Sleep Tips: Thinking You've Got A Good Night's Sleep (Even If You Didn't) Can Help Your Brain

Thinking You've Got A Good Night's Sleep (Even If You Didn't) Can Help Your Brain
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It may be hard to take on board, if you're reading this exhausted from yet another night of bad sleep, but a new study by scientists has revealed that the perception of good sleep is half the battle.

Researchers at Colorado College asked study participants to rate how deeply they had slept the night before, on a scale of 1-10.

They were then told that a new technique "could measure their sleep quality from the night before using sensors which they were told would measure their pulse, heart rate, and brainwave frequency."

The new technique didn't exist - what researchers were hoping to discover was whether the placebo effect could work when it comes to sleep.

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Participants were then split into two groups. One group was told that their sleep had been higher than average at 28.7% REM sleep. REM stands for rapid eye movement and is the deepest stage of sleep.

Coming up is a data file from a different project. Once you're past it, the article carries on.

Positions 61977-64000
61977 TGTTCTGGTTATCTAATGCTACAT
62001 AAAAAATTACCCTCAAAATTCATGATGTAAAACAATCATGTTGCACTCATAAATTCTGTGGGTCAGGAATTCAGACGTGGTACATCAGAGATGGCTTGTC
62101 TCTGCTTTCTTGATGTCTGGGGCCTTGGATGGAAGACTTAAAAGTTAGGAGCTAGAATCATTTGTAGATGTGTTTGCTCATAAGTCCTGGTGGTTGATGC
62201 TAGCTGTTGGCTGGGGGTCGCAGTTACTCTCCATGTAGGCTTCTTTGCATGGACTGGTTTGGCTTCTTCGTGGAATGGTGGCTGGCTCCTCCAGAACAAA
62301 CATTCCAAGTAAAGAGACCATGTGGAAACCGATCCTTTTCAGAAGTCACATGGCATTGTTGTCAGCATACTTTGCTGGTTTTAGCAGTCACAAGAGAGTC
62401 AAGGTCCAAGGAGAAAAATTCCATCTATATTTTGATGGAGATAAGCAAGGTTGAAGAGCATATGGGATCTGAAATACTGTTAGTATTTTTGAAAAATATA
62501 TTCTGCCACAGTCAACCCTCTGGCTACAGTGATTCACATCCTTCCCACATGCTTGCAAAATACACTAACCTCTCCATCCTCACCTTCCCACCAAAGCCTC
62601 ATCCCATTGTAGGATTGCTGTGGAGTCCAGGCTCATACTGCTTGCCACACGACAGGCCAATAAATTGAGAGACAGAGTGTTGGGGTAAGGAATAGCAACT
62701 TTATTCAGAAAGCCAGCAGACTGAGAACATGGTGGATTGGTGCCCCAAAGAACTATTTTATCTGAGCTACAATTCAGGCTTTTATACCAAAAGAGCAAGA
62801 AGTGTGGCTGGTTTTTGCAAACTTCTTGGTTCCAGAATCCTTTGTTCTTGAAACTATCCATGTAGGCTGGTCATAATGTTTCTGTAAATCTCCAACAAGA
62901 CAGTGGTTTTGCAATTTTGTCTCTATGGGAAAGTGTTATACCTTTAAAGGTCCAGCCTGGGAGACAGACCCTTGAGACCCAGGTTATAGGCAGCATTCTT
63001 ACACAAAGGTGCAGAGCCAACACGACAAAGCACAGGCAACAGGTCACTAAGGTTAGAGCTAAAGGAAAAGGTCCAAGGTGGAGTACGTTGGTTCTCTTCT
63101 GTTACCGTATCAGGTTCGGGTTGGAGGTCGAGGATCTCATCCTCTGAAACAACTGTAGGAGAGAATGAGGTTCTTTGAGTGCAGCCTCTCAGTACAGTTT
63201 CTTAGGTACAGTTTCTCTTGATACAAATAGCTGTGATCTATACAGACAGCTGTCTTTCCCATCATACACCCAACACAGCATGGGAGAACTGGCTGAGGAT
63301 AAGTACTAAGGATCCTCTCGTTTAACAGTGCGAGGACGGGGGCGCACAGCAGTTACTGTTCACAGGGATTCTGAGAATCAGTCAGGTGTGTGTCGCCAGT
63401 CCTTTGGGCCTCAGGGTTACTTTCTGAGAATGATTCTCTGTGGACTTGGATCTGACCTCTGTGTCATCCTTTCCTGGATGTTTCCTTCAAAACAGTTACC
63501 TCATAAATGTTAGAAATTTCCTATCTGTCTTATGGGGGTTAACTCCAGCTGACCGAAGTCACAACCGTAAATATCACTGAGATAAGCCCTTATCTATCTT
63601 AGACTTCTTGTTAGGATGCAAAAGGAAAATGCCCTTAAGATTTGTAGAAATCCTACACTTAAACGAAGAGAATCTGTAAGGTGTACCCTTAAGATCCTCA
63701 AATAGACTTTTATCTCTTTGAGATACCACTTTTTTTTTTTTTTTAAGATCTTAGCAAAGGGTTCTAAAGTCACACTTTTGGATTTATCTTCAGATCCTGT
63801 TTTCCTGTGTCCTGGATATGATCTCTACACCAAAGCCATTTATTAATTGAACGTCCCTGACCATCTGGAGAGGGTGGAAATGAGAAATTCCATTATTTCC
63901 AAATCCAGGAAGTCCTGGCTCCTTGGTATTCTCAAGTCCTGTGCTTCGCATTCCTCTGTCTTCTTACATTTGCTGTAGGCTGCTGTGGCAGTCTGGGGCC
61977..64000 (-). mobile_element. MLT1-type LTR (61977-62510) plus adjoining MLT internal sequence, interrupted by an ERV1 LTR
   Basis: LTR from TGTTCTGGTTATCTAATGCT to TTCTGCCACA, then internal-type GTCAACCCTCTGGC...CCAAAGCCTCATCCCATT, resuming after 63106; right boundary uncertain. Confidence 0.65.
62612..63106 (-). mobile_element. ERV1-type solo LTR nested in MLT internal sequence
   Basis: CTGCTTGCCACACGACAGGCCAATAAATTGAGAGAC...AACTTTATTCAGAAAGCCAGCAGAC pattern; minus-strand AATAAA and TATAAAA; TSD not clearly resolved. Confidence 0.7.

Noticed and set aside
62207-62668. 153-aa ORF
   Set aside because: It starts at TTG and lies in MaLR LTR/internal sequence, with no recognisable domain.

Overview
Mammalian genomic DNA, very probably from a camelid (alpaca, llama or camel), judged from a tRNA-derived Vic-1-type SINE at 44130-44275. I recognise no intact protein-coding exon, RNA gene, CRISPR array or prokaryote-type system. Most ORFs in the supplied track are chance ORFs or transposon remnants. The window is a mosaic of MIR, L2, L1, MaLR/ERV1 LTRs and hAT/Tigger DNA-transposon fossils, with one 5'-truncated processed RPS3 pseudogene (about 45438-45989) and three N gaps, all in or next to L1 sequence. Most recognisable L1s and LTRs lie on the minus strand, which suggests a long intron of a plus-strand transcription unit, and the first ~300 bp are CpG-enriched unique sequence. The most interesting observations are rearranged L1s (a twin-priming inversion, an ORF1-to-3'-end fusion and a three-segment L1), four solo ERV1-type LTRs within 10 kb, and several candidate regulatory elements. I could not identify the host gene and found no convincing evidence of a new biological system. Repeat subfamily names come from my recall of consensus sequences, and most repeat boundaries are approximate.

This group were also told that this was a sign that they were mentally alert.

The second group were told their sleep had been below average, at 16.2% REM sleep.

They were all then told that the average adult spends between 20 - 25% of their time in REM sleep and those that didn't performed worse in tests on memory and it affected their ability to learn.

All of the participants were then tested again, and those who were told they'd had below average REM sleep performed worse, regardless of how well they had slept.

The Telegraph reported study leaders Christina Draganich and Kristi Erdal as saying: "In these experiments, cognitive functioning appeared to be mediated by placebo information, as it was dependent on the assigned sleep quality told to the participants as opposed to their actual self-reported sleep quality".

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